*C. Senior was Abraham Woodhull's code name.

About the "Sea-going" Privateers

The Colonies had only 31 ships comprising the Continental Navy at the time of their Declaration of Independence. To add to this, they issued Letters of Marque to privately owned, armed merchant ships and Commissions for privateers, which were outfitted as warships to prey on enemy merchant ships. The merchant seamen who manned these privateer ships contributed greatly to the Patriot cause.

They aided the War of Independence in many ways but the most important were as follows:

Because of British policy regarding import of gunpowder, colonists did not have enough to repel the third British charge at Bunker Hill. A survey by George Washington at the time showed army stockpiles were sufficient for 9 rounds per man. By 1777, the privateers and merchantmen brought in over 2 million pounds of gunpowder and saltpeter.

During the American Revolution nearly 800 vessels were commissioned as privateers and are credited with capturing or destroying about 600 British ships.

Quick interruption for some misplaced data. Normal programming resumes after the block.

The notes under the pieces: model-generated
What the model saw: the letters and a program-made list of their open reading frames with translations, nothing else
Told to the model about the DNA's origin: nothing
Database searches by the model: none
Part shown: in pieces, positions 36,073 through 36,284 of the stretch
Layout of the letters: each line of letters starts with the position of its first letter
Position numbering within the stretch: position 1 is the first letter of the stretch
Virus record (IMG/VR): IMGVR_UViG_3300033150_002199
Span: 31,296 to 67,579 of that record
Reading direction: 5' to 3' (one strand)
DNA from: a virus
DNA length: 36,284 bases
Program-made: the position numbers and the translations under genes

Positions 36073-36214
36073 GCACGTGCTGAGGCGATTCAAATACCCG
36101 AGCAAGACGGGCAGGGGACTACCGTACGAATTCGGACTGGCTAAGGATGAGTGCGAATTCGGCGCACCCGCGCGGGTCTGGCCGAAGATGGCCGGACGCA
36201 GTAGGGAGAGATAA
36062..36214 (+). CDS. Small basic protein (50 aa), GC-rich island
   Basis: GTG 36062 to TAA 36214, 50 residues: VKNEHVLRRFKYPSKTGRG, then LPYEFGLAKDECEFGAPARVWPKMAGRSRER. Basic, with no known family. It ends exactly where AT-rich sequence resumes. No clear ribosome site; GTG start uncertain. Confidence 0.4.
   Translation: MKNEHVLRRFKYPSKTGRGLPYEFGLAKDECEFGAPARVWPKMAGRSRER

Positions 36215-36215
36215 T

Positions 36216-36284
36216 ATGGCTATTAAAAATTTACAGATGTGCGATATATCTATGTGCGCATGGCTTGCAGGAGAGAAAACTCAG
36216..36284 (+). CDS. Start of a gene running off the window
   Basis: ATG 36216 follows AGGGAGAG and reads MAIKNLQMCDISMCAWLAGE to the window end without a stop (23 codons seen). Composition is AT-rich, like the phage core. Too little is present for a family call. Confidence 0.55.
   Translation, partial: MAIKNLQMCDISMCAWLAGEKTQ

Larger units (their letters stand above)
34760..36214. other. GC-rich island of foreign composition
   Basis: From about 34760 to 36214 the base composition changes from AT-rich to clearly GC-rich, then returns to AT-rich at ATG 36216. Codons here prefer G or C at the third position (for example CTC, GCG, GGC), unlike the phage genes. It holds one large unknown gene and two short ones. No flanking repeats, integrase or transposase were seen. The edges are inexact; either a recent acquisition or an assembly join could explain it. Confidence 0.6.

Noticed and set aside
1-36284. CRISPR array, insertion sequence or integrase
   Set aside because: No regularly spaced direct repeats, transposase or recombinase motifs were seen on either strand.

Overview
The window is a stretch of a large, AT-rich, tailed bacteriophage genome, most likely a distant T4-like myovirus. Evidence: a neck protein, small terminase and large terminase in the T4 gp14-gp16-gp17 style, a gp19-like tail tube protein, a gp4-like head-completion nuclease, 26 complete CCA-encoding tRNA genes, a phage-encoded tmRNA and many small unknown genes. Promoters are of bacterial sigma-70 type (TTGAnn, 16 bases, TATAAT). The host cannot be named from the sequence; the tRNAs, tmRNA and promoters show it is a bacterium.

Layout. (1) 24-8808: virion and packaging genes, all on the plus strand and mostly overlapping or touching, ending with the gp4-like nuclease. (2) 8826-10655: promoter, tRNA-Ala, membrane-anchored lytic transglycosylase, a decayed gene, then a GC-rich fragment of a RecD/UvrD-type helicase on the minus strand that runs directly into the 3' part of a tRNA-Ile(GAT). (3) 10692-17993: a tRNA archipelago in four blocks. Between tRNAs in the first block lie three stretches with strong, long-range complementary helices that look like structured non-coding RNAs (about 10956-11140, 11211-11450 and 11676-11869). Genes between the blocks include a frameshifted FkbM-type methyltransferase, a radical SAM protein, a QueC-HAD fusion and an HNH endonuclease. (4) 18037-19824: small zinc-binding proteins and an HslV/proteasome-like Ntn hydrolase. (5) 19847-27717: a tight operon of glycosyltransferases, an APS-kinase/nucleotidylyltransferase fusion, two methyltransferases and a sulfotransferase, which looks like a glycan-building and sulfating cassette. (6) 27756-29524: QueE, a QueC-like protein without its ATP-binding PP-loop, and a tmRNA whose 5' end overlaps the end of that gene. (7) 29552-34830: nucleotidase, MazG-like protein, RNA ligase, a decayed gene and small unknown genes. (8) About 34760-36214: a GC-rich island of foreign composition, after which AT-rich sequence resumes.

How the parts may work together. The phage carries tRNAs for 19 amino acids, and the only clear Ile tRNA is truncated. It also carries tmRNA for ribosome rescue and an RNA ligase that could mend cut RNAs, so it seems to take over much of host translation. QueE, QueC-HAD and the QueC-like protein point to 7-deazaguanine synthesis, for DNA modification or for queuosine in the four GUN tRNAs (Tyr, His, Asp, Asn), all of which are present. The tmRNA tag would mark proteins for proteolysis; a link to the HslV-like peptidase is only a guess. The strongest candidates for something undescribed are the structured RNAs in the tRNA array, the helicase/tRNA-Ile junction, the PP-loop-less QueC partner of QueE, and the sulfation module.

It is estimated that the total damage to British shipping by American privateers was about $18 million by the end of the war.

The crews of these privateer ships were well paid for their hazardous work, earning as much as $1,000 for one voyage, while average pay at the time was $9 per month.

Please feel free to email me with any questions @ bcolley@colleyweb.com.


The Setting of My Brother Sam is Dead, Redding Connecticut

Real-Life Characters portrayed in the My Brother Sam is Dead

Real-Life Events portrayed in My Brother Sam is Dead

Vocabulary used in My Brother Sam is Dead

Taverns of the Colonial Period

Camp Life and Orders Relating to Redding's Encampment

Loyalists (Tories) of Redding, CT

Cow-boys and Skinners

What is a Brown Bess?

Locations & Towns Mentioned in My Brother Sam is Dead

Colonial Money, Commissary Notes, Financing the War and Inflation Issues

Why is My Brother Sam is Dead Challenged?